IgE, IgG, IgG1 and IgG4 patterns in yellow jacket allergic patients during immunotherapy with a venom depot extract

Authors

  • S. JEEP,

    Corresponding author
    1. Department of Dermatology, Clinical Immunology and Asthma, University Hospital Rudolf Virchow, Free University Berlin, Berlin, Germany
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  • U. MEYSEL,

    1. Department of Dermatology, Clinical Immunology and Asthma, University Hospital Rudolf Virchow, Free University Berlin, Berlin, Germany
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  • G. KUNKEL

    1. Department of Dermatology, Clinical Immunology and Asthma, University Hospital Rudolf Virchow, Free University Berlin, Berlin, Germany
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Dr S. Jeep, Universitätsklinikum Rudolf Virchow, Dermatologie, Augustenburgerplatz 1, D-1000 Berlin 65, Germany.

Summary

Using immunoblot studies, detailed antibody patterns were performed with the sera of 10 yellow jacket allergic patients undergoing specific immunotherapy with a yellow jacket venom SQ-depot extract (ALK, Denmark). Five males and five females (age range 10–65, mean 48 years) were investigated. All patients had a history of systemic reactions after an insect sting and a positive skin-prick test at a dose of at least 100 μg/ml yellow jacket venom.

Yellow jacket venom (ALK) was separated on a 7.5–20% SDS–PAGE, transferred to nitrocellulose (NC), and then the NC-strips were incubated with the patients’sera. For detection of IgE, IgG, IgG1 and IgG4, an alkaline phosphatase linked 2nd antibody was used. Prior to immunotherapy, a strong IgE binding was detected at 25 kD in nine of 10 patients, representing Antigen-5 (Ag-5) as major allergen. Reactivity to this antigen was also present with the other immunoglobulin classes, although not as marked. In addition, a second frequent IgG and IgG1-binding band was seen at 35 kD (phospholipase A). Only weak or no binding to this band was found with IgE and IgG4. Binding to hyaluronidase (43 kD) was seen only in three cases.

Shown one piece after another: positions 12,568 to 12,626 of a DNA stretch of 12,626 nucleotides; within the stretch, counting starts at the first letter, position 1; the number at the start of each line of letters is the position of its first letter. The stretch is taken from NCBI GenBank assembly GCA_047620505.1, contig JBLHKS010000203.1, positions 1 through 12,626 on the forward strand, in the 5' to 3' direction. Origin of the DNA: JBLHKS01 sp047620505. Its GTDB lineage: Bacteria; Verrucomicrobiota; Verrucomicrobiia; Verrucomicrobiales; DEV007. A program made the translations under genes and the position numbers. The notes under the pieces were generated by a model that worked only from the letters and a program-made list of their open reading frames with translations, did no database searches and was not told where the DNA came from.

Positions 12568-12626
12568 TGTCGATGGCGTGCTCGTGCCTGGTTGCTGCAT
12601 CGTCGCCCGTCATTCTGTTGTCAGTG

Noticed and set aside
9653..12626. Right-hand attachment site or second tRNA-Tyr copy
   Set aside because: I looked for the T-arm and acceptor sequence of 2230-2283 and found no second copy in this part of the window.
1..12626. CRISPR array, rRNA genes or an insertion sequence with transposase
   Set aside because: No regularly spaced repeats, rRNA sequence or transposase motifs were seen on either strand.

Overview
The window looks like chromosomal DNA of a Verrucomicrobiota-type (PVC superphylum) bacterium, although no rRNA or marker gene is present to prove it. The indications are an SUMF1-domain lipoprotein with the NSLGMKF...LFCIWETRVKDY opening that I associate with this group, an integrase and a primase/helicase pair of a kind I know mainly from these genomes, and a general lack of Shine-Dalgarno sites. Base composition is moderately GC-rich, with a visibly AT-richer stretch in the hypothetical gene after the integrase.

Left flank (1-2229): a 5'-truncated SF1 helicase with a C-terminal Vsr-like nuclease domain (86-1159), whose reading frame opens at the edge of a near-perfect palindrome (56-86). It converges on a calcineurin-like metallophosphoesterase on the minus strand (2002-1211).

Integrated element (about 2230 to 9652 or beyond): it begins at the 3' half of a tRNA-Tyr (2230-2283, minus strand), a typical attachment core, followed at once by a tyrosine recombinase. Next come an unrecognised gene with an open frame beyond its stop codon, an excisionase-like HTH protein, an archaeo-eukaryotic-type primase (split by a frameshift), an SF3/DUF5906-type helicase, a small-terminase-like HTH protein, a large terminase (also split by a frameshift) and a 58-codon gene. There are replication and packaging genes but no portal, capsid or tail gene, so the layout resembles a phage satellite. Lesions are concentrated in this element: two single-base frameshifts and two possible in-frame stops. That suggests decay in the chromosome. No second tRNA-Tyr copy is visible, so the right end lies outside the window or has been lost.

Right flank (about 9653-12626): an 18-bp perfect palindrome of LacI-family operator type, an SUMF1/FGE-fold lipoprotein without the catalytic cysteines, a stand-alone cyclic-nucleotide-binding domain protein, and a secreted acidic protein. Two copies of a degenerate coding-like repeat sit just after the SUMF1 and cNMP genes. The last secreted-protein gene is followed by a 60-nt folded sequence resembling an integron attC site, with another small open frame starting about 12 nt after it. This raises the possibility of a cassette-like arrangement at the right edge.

During immunotherapy, a significant increase in IgG and particularly IgG4 staining was found with Ag-5, whereas hyaluronidase induces mainly an IgG1 response and phospolipase A showed only a weak IgG response. In addition, the formation of new IgG4 binding to proteins in the region of about 70–90 kD was found in most patients. The dose necessary for the induction of this antibody formation was ≥ 150.00 SQ yellow jacket venom. We conclude that the increase in the total amount of specific IgG4 to an allergen extract (protein mixture) during immunotherapy gives no information about the increase of IgG4 to the patient's special major allergen.

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